“The main changes needed in medical education are primarily structural with pass/fail grading and reduction in class time and amount of information being taught,” said Dr Slavin.
He noted that there is a strong link between depression and burnout in physicians and quality of care, with increases in medical errors and declines in empathy and altruistic behavior.
“My personal feeling is that we should be routinely, and perhaps annually, anonymously or confidentially assessing students, residents, and physicians for depression and burnout. I feel like action will only occur when we are willing to measure and track mental health outcomes of our students and employees in the healthcare setting,” Dr Slavin told Endocrinology Advisor.
Addressing Issues of Disabilities
Researchers recently assessed the prevalence of all disabilities and the accommodations in use at allopathic medical schools in the United States. They sent an electronic, web-based survey between December 2014 and February 2016 to 145 institutions. Among the 133 schools deemed eligible, 91 completed the survey (68.4%).4 The respondents identified 1547 students with disabilities (43.3% men) and represented 2.7% of the total enrollment.4 The survey found that 97.7% received accommodations.4 The most common disabilities were attention-deficit/hyperactivity disorder (ADHD; 33.7%), learning disabilities (21.5%), and psychological disabilities (20.0%).4
“So many individuals with disabilities are being dissuaded from medicine and incorrectly counseled that accommodations are not available in medical school or in the clinical years. We wanted to highlight just how many students with disabilities are in medical school. It was also critical to try to capture the entire spectrum of disability as previous studies only included subsets of disability like sensory or physical disabilities,” said study author Lisa Meeks, PhD, director of Medical Student Disability Services and assistant professor of medicine at the University of California, San Francisco.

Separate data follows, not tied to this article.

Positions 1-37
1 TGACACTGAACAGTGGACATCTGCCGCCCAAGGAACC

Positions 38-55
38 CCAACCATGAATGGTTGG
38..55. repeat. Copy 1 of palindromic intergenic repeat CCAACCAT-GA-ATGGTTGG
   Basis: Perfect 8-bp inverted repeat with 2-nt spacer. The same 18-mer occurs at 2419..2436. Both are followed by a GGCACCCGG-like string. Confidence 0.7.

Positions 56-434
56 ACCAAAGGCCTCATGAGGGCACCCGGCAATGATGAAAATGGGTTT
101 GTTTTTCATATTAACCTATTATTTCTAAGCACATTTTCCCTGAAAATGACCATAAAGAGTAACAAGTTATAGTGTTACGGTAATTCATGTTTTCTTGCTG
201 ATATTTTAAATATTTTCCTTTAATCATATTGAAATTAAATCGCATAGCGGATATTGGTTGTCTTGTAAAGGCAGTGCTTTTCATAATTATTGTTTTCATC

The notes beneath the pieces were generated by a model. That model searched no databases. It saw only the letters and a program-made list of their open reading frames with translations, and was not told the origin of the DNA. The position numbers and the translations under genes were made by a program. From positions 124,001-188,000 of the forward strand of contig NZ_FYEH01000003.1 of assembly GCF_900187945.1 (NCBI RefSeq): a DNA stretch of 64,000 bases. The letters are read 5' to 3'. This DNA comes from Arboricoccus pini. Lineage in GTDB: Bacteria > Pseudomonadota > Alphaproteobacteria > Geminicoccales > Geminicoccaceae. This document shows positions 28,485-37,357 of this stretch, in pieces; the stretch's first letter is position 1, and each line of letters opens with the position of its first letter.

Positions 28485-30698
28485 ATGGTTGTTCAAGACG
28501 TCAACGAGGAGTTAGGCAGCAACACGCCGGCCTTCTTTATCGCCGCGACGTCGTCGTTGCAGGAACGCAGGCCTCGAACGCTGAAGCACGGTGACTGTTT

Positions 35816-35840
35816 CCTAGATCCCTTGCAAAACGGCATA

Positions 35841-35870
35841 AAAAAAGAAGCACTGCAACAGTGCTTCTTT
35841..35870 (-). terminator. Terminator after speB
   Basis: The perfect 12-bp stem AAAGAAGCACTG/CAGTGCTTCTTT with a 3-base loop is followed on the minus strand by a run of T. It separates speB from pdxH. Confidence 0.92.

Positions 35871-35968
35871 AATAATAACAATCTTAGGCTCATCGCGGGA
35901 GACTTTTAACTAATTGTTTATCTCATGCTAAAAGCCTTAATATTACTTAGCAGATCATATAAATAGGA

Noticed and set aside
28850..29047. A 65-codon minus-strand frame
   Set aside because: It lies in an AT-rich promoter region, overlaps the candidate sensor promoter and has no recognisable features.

Physicians with disabilities add a rich dimension to their care of patients, according to Dr Meeks. She said physicians with disabilities have the potential to increase patient compliance and satisfaction through patient-physician concordance, similar to the effects shown with other marginalized populations. One in five Americans has a disability, so it is certain that future physicians will care for people with disabilities. However, she said providers with disabilities remain an underrepresented minority in the healthcare workforce, with the numbers being disproportionate (2.7%) to the magnitude of disabled people in the general population (20%).
“Medical schools around the country would benefit from learning more about how to support students with disabilities in keeping with the spirit of the Americans with Disabilities Act,” Dr Meeks told Endocrinology Advisor. “I think now that we know the prevalence, we need to work toward standardizing the process by which they receive accommodations.”
She said students at any allopathic or osteopathic program should expect the same objective, confidential, and supportive analysis of their accommodation needs by a qualified disability provider who does not play an evaluative role in their education.
- Slavin SJ. Medical student mental health culture, environment, and the need for change. JAMA. 2016;316(21):2195-2196.
- Rotenstein LS, Ramos MA, Torre M, et al. Prevalence of depression, depressive symptoms, and suicidal ideation among medical students: a systematic review and meta-analysis. JAMA. 2016;316(21):2214-2236.
- Wasson LT, Cusmano A, Meli, L, et al. Association between learning environment interventions and medical student well-being: a systematic review. JAMA. 2016;316(21):2237-2252.
- Meeks LM, Herzer KR. Prevalence of self-disclosed disability among medical students in US allopathic medical schools. JAMA. 2016; 316(21):2271-2272.